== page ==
- Prompts may receive copyright protection, but "While some prompts may be creative enough to be copyrighted, that does not mean that material generated from a copyrighted prompt is itself copyrighted."
- Altering the AI generated image grants copyright. This change should be more than a simple correction, but evidence of creative input.
- Arranging or arranging AI-generated work grants copyright. For example, we can create a comic with AI-generated images and copyright it, but the images themselves are not technically copyrighted.
The author of the aforementioned comic book 'Zarya of the Dawn' has therefore received copyrights on this work, but not on the individual pictures. The first work of art 'Theater d'Opera Spatial', of which the maker himself says that it was made by AI and that he has only made minor corrections himself, will also not receive any copyright. Whether or not it is art is completely irrelevant.
Note: This only applies to the US.
The expectation is that the Netherlands will work together with the other countries in the European Union, so that the highest word must come from - and legislation will be made in - the European Parliament. A committee is already working to regulate AI in Europe, but it is mainly concerned with eliminating excesses such as automated discrimination. They don't seem to be getting around to assigning copyright to the prompt writers yet.
For the time being, Dutch legislation still offers protection, because the core point of the U.S. Copyright Office is about 'creativity', while this word does not appear at all in Dutch copyright law. On the other hand, AI-generated art also does not fall within the descriptions of the list of copyrighted works (Artikel 10 Auteurswet).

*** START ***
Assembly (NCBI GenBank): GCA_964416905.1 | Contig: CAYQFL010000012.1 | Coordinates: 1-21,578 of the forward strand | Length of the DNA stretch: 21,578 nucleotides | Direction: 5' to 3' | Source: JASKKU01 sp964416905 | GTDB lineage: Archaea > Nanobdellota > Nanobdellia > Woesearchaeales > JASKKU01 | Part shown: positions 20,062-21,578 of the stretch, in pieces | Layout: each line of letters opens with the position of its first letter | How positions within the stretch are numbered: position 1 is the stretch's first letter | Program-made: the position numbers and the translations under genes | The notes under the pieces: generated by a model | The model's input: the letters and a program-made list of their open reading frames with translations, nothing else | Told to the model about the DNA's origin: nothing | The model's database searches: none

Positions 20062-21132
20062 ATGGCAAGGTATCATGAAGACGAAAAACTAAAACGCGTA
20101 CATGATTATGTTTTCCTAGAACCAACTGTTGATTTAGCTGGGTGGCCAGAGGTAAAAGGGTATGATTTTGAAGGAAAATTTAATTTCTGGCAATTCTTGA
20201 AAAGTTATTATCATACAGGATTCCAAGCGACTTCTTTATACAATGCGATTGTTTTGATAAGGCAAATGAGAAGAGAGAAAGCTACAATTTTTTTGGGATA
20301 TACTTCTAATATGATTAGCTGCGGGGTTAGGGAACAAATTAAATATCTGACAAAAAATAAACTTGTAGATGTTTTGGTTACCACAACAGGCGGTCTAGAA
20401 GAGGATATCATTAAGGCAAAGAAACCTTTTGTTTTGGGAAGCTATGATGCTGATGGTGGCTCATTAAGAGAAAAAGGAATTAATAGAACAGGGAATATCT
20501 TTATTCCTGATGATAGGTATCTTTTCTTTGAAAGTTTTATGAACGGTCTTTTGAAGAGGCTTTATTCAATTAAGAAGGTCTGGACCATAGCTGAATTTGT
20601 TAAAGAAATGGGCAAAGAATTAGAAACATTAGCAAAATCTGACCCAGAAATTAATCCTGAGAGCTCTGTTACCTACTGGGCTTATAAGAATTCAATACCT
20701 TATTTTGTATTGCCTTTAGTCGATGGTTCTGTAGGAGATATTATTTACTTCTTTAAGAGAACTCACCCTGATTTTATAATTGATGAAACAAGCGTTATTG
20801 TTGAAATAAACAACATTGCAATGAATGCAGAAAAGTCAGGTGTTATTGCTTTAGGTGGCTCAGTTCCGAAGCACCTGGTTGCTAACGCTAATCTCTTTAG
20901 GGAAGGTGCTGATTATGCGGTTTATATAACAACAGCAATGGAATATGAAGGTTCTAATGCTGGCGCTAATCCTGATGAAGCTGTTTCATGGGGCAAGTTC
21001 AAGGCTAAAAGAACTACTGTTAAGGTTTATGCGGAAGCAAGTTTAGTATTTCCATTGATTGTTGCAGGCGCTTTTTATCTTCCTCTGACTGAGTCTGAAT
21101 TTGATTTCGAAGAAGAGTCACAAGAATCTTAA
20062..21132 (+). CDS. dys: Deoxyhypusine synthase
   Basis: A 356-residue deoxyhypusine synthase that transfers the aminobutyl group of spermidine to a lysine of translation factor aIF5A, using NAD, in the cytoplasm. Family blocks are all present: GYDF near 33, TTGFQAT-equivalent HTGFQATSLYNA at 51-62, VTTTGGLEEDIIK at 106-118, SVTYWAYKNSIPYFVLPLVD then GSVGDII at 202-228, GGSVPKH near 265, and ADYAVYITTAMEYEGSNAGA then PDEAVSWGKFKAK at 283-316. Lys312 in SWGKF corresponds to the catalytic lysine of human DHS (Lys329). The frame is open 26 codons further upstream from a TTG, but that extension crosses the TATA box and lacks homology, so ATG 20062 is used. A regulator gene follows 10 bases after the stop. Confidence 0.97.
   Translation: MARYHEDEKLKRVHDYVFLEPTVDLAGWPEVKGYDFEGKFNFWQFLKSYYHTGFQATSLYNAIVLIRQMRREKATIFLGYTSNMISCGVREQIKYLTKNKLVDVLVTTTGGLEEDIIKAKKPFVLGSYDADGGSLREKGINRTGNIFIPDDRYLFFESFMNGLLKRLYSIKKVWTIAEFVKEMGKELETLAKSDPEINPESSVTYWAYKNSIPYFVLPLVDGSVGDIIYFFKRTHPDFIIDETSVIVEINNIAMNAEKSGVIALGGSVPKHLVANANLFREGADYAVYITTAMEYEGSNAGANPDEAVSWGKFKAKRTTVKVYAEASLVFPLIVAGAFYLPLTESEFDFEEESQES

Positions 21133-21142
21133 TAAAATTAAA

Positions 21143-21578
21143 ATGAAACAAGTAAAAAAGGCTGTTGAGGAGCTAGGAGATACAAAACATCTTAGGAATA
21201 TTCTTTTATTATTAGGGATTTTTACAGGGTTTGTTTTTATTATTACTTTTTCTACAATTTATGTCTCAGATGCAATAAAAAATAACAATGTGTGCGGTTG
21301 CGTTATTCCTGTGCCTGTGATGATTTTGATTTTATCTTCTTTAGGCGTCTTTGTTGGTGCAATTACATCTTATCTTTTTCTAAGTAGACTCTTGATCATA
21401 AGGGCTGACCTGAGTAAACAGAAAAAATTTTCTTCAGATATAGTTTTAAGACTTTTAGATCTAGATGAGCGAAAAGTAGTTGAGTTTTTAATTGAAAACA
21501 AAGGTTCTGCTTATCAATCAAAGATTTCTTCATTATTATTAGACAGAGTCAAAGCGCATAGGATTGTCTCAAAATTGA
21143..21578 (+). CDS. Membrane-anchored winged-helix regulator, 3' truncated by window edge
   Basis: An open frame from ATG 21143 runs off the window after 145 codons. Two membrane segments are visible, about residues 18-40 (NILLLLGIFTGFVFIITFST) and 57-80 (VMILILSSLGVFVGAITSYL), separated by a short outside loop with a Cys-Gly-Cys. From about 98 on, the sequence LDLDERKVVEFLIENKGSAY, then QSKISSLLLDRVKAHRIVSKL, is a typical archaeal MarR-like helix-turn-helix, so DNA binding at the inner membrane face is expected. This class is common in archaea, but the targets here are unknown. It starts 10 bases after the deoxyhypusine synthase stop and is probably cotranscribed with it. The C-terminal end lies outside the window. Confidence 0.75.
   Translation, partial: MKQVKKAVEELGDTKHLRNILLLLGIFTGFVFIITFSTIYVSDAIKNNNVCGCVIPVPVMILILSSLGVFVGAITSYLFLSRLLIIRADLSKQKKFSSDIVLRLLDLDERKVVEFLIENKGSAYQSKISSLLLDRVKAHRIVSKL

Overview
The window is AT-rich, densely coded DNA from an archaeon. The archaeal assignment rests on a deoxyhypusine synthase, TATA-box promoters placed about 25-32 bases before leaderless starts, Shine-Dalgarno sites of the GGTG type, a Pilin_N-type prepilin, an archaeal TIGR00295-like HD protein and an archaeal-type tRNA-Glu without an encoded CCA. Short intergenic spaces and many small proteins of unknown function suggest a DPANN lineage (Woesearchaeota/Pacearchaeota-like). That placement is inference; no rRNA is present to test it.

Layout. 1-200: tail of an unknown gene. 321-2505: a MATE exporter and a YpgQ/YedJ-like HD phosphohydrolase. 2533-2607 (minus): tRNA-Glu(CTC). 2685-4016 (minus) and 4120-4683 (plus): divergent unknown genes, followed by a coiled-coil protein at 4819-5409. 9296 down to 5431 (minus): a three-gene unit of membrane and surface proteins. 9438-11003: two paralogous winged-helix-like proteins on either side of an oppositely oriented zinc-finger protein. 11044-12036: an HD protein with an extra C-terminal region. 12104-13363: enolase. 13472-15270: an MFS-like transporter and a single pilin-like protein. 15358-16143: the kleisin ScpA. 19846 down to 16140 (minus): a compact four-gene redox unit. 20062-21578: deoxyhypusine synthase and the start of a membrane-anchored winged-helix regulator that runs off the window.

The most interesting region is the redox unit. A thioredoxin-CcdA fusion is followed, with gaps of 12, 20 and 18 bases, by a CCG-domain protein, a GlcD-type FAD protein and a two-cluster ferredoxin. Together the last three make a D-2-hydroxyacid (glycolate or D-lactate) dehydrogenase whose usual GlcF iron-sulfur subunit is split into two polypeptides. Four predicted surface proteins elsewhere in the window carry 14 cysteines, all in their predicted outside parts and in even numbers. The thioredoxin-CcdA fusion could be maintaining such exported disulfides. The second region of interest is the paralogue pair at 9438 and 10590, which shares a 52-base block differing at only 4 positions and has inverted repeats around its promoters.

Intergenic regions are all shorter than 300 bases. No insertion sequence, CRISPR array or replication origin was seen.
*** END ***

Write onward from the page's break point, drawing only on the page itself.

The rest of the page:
So the problem about copyrights will first arise when we start publishing our works in the US. Because the internet is everywhere, this can soon be the case. It therefore seems advisable to take a step back and only show content that you have edited or arranged sufficiently creative. Below is an example from old to new: arranged and edited.
Another middle ground is writing such bad prompts that creative editing of the results is simply necessary; think of adding people to empty scenes, or adding a head to a body. Pretending to have done this, when in fact you have hardly changed anything, does not work in the American legal system: you are obliged to fill in the application form from the Copyright Office truthfully on how you produced the work and with whom or what. You don't want to be sued for forgery, fraud, or whatever other term applies to it afterwards.
To be continued
The questions surrounding copyright are therefore far from being resolved. There is (yet) no worldwide agreement on having copyrights on AI-generated works. The lawsuits against the AI providers - whether or not they can just use content on the internet - are still ongoing. The existing copyright already protects artists against copying their work, whether or not this is done with the help of AI. Artists who feel plagiarized because their style can be imitated with AI have a bigger problem, because copying someone's style is allowed as long as the end product doesn't resemble existing works too much.
We'll keep an eye on the news and report on it as more becomes clear.